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Chuck Ross, Vermont Secretary of Agriculture

Vermont's specialty food industry is known nationally and internationally for its quality and innovative products. Vermont's producers have opened the doors to new markets by creating a stellar reputation for the "Vermont brand". In January, 2011, the Vermont Business Magazine reported that Vermont was second in the nation for increased export sales. The economic impact of specialty food products for Vermont exceeds $1.2 billion a year. Processing of farm products into value-added and specialty products increases the value of our agricultural sector by over 200 percent. It is an exciting time to be a specialty food producer in Vermont which is emerging as a national leader and model that represents a robust, economically viable, socially and environmentally responsible, healthy food system. The VT Agency of Agriculture and VT Agency of Commerce and Community Development have teamed up and are actively working together to enhance the efforts behind the direction and support of the Farm to Plate ten year strategic plan that will move the Vermont Food System forward. This renewed partnership will vertically integrate the surge in emerging agricultural businesses and the economic development boom occurring in the Vermont food system.

This surge of energy and excitement in Vermont agriculture is being coined the "renaissance of agriculture". Examples include renewed interest in growing hops and grains for Vermont breweries and bakeries, expanding grape and wine production, an explosion in artisan cheese production and on-farm dairy processing, increasing demand for Vermont produced and processed meats, and Vermont continues to experience rapid growth in farmers markets and community supported agriculture (CSA's). The Vermont food system ramp up has resulted in the creation and establishment of food hubs and food centers across the state to help meet the needs of food aggregation, distribution, storage, and linking producers with buyers (to name a few: Vermont Food Venture Center, Rutland Area Farm and Food Link, Intervale Center, Green Mountain Farm to School, Addison County Relocalization Network, Windham Farm and Food Network, and Mad River Food Hub).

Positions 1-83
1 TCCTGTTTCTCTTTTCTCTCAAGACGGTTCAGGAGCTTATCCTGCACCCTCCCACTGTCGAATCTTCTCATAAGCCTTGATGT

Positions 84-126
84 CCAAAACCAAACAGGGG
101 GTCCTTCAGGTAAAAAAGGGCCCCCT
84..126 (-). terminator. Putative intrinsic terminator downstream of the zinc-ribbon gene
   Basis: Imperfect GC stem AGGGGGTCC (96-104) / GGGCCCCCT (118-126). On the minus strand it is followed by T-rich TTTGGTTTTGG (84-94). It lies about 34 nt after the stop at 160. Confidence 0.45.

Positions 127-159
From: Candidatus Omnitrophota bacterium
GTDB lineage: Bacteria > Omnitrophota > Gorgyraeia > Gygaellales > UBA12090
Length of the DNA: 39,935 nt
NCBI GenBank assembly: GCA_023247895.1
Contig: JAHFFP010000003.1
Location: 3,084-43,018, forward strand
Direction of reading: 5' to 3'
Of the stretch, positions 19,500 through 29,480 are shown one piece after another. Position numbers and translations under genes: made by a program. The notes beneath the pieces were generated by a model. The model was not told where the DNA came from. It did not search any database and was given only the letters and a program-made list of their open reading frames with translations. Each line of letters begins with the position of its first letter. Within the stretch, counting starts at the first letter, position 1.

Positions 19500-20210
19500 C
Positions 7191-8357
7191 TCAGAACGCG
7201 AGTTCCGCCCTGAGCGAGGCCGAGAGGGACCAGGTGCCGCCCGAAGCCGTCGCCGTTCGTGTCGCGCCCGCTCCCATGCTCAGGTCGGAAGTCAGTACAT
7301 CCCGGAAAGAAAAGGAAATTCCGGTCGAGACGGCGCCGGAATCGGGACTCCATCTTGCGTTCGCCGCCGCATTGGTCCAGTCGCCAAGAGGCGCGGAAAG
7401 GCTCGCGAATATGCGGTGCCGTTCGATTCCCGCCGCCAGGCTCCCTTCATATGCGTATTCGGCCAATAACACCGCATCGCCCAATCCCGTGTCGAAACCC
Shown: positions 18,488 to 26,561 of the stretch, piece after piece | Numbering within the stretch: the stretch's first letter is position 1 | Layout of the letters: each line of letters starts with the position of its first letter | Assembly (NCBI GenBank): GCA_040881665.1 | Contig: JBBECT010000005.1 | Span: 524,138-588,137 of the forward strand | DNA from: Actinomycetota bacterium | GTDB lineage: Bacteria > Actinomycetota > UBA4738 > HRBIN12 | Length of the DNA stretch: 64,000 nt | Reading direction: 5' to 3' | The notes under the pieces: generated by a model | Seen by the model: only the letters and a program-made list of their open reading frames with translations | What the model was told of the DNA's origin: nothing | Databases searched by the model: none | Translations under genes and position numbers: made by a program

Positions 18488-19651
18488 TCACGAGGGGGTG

Vermont is a great state to be a specialty food business. There are numerous support organizations and tremendous resources in Vermont that are identified in this manual. The Vermont Specialty Foods Association (VSFA) is the country's oldest and most active state specialty foods association. The VSFA obtains grant funds to assist specialty food businesses with professional development opportunities and participation in large trade shows to access new markets. In addition, the Vermont Agency of Agriculture has been spear-heading efforts with the University of Vermont, Center for Rural Studies, and producers to establish Vermont as a Taste of Place destination and to enhance marketing of the "Vermont Brand".

Finally, Vermont is in an ideal geographical location with access to large regional markets in Boston, New York City, Montreal, and Philadelphia. These customers are driving the demand for quality agricultural products with their interest in knowing what they are eating, how it was produced, where it comes from and who is doing the producing. In response to this demand Vermont is seeing a whole new cadre of people moving into Vermont agriculture to supply the quality of locally and regionally produced agricultural products being called for by customers throughout the northeast. This activity is making for exciting opportunities for Vermont Specialty Food Businesses. We hope that this manual will help you begin a successful journey in becoming a Vermont Specialty Food Business.


Chuck Ross
Vermont Secretary of Agriculture